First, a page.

The family stories are also transformed into stories of women. Director Kim Jung-eun’s Mother and daughter seems to be based on "Nth Room Case." The main characters are a mother and her daughter, who suffer from a private video being leaked online. As the title suggests, this film focuses a little more on the mother. As the mother understands her daughter’s experiences and feelings, she gradually realizes her true "position as a mother" and eventually redefines her relationship with family. Director Jeong Ji-hye’s Jeong-sun is similar to Mother and daughter in dealing with a video leak incident, but there are differences in terms of the composition of the film and the situation of the main characters. The main character, Jeong-sun, is a mother and middle-aged woman who works in a factory. The film powerfully depicts Jeong-sun as a woman who has endured human disgrace and humiliation by herself by focusing on her facial expressions and gestures, rather than the narrative related to her family. Actor Kim Geumsoon, who has mainly played supporting roles, takes on the role of Jeong-sun and gives an impressive performance. Director Choi Jungmoon’s When I Sleep portrays three women who happen to be involved in an accident. This reveals the shallow relationship with their cousins and friends, with whom they thought were close and knew everything about each other, from which stems true solidarity.

Archaeology of love, directed by Lee Wanmin, is an unusual love story of a woman who tries to stick to her principles. In this film, two stories, a female archaeologist’s love story with a man from eight years ago and a story of her trying to start a new love while still not completely free from her previous love, intersect each other. Fitting for an archaeologist who understands the essence of something from only looking at the relics after a long time has passed, she cannot understand the essence of love and people living in the present. Hong Yongho’s Havana deals with a desperate love story within the genre of legal thrillers. On the one hand, this film is a cold court drama about a woman accused of brutally murdering her husband and a lawyer trying to prove her innocence and her husband’s family chasing after her inheritance, while on the other hand, it is a passionate melodrama focusing on a man that mysteriously helps the woman.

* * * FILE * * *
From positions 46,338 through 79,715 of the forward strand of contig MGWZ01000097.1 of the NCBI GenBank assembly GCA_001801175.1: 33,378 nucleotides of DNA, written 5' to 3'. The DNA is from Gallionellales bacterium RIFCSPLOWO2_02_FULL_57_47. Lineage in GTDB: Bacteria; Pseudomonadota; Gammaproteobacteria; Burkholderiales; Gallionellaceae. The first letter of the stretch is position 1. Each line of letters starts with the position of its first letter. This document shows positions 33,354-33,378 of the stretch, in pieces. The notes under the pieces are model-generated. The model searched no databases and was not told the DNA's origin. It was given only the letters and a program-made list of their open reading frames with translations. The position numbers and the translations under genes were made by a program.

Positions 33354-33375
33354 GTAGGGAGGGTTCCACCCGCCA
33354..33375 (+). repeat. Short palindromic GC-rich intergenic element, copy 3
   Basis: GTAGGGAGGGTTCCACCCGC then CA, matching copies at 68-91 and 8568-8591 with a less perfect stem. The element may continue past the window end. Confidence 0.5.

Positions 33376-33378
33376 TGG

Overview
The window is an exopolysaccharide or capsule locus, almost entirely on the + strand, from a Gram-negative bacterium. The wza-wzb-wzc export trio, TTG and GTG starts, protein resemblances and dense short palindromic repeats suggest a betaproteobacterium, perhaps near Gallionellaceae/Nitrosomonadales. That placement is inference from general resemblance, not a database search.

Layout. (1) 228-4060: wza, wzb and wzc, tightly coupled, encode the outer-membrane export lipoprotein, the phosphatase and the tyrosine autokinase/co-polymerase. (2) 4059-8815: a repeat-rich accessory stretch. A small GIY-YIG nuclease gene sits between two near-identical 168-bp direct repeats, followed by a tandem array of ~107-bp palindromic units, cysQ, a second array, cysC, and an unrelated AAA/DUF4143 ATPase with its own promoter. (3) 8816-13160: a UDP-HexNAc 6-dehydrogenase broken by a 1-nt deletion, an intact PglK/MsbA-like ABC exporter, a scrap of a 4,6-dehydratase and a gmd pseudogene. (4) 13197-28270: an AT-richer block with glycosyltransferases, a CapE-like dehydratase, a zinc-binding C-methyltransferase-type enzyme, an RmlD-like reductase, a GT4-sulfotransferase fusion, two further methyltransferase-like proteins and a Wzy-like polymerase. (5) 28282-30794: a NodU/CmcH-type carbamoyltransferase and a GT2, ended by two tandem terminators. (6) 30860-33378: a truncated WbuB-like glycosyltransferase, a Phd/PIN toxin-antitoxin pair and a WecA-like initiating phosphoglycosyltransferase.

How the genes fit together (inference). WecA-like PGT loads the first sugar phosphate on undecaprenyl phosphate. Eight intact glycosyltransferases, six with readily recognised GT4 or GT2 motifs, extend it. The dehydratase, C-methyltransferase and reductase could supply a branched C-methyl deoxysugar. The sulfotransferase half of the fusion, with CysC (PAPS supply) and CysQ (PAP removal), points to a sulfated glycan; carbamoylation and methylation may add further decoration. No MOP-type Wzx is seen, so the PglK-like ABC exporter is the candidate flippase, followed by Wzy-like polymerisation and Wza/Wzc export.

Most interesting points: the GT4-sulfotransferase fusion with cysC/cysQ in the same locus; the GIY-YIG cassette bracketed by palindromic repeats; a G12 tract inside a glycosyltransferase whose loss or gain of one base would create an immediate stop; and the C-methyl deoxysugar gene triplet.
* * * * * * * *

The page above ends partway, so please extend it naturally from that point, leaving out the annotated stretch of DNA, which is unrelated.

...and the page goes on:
Drown, directed by Lim Sangsu, is a psychological thriller film focusing on a man. The main character, who runs a motel while caring for his elderly mother with dementia, experiences great psychological stress from his mother, who rings the doorbell to call him too often, and from the people outside the motel who look down on him. The director leads the film into the huge allegory called “Paroho Lake” by illustrating a bizarre situation in which it is difficult to tell whether the incidents are the man’s illusions or something that actually happened.

While documentary films were inferior this year in both quantity and quality compared to the previous editions, Saving a Dragonfly by Hong Daye is the piece that stands out the most. Director Hong asks earnestly about the meaning of university through the stories of herself and her friends. In her high school days, she started filming on camera because she didn’t want her identity to be taken away by the difficulties of preparing for college, but her worries continue even after taking the exam again and entering college. The film is made with a desperate desire to save the director and her friends, who are just like a dragonfly drowning in the water.

Written by Programmer MOON Seok